Maryland Sen. Ulysses Currie, D-Prince George’s, is working to get the remaining charges in his corruption case thrown out of federal court because of what his lawyers believe is a confusion over his official duties.

“The motion to dismiss that is presently pending relates to whether, in this very specific context, the Maryland bribery statute that is incorporated into the federal charge is void for vagueness,” said Joseph L. Evans, the lead attorney for Currie, in an e-mail. “In short, that provision requires that the government prove that Senator Currie was paid to influence his ‘official duties.’

“There is no set of responsibilities that are listed as his official duties,” he continued.

Currie was indicted on bribery charges last September when federal authorities accused him of conspiring with high-ranking members of Shoppers Food Warehouse (SFW) to use his position as a state senator to advance the company’s interests.

Evans said the issue confusing what official acts are is the fact that state legislators are part-time employees and most legislators have other jobs as well. Evans says it is a given that at some point, the other job will involve coming into contact with other government officials.

“It is expected and understood that they will have primary employment separate from their legislative duties,” Evans said in an e-mail to the AFRO. “Further, it is understood that that primary employment will result in significant contacts between a legislator and state and local government officials.”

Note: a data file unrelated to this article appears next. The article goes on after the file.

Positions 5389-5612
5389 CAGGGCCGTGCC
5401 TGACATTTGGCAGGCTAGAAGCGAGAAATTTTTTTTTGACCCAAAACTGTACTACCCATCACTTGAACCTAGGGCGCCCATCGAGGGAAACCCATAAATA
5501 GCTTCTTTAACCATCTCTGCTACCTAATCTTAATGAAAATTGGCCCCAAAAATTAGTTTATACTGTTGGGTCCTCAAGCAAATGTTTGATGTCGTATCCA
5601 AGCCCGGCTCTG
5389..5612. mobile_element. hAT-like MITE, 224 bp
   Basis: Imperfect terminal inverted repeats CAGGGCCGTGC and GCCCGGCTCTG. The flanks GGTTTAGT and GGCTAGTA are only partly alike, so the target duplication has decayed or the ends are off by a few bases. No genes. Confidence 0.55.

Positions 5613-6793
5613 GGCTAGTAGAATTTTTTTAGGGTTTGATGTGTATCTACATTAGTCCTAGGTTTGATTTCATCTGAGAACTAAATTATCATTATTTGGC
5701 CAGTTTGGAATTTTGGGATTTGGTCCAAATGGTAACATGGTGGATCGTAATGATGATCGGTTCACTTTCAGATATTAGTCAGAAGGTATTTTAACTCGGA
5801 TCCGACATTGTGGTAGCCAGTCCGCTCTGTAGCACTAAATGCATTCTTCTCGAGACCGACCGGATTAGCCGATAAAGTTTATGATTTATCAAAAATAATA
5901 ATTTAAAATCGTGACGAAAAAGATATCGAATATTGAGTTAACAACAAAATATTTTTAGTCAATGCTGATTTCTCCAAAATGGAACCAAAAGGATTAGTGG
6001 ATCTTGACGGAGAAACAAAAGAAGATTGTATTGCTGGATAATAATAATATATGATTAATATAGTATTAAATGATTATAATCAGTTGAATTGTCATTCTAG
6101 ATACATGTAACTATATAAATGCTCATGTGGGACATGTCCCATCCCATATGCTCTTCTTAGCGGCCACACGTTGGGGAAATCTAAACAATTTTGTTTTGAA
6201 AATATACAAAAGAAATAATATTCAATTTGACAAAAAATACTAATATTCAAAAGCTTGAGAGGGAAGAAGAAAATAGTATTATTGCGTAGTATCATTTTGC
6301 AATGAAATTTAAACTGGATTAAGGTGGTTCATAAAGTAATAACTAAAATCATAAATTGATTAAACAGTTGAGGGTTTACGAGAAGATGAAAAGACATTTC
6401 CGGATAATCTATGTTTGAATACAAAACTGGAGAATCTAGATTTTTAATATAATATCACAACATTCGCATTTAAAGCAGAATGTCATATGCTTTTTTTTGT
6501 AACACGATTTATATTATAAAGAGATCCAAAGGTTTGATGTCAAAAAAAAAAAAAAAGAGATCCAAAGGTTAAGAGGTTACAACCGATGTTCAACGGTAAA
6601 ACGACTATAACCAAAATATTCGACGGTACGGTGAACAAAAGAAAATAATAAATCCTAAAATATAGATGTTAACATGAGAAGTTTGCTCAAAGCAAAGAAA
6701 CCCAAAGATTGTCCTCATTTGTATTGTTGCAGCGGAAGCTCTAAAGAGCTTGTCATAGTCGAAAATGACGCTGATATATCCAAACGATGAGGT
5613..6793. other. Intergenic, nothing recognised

The indictment alleges that Currie along with R. Kevin Small, former SFW president of Real Estate Development and also a co-defendant in the case, met with the chair of the Prince George’s County Liquor Board in 2004 to transfer the liquor license from a SFW location in Takoma Park to another location in College Park. The indictment also states that Currie coerced one of his colleagues to introduce House Bill 1110 and another to amend that bill to authorize the transfer. It then states that Currie unlawfully failed to file a sworn Statement of Recusal from voting and voted in favor of the bill.

Currie’s lawyers have said all along that his work with SFW was well documented and are now saying that he can do anything for that company that any person, not employed in a government capacity, can do.

“Virtually everything that Senator Currie did was something a private party could have done,” Evans continued. “Thus, the question becomes how can he or Shoppers Food Warehouse know when he is wearing his ‘private hat’ or his ‘public hat?’”

Judge Richard D. Bennett is expected to rule on the motion soon. Bennett has already denied several other motions introduced by Currie’s defense team last week, but Evans remains confident that Currie has a legitimate defense. “I have no comment on what the judge will do, but I do believe our position is a strong one,” Evans said.

Eight of the original 18 counts were dismissed earlier this year in order to “streamline” the case.

Stay tuned to for updates after Judge Bennett makes his decision.


George Barnette

Special to the AFRO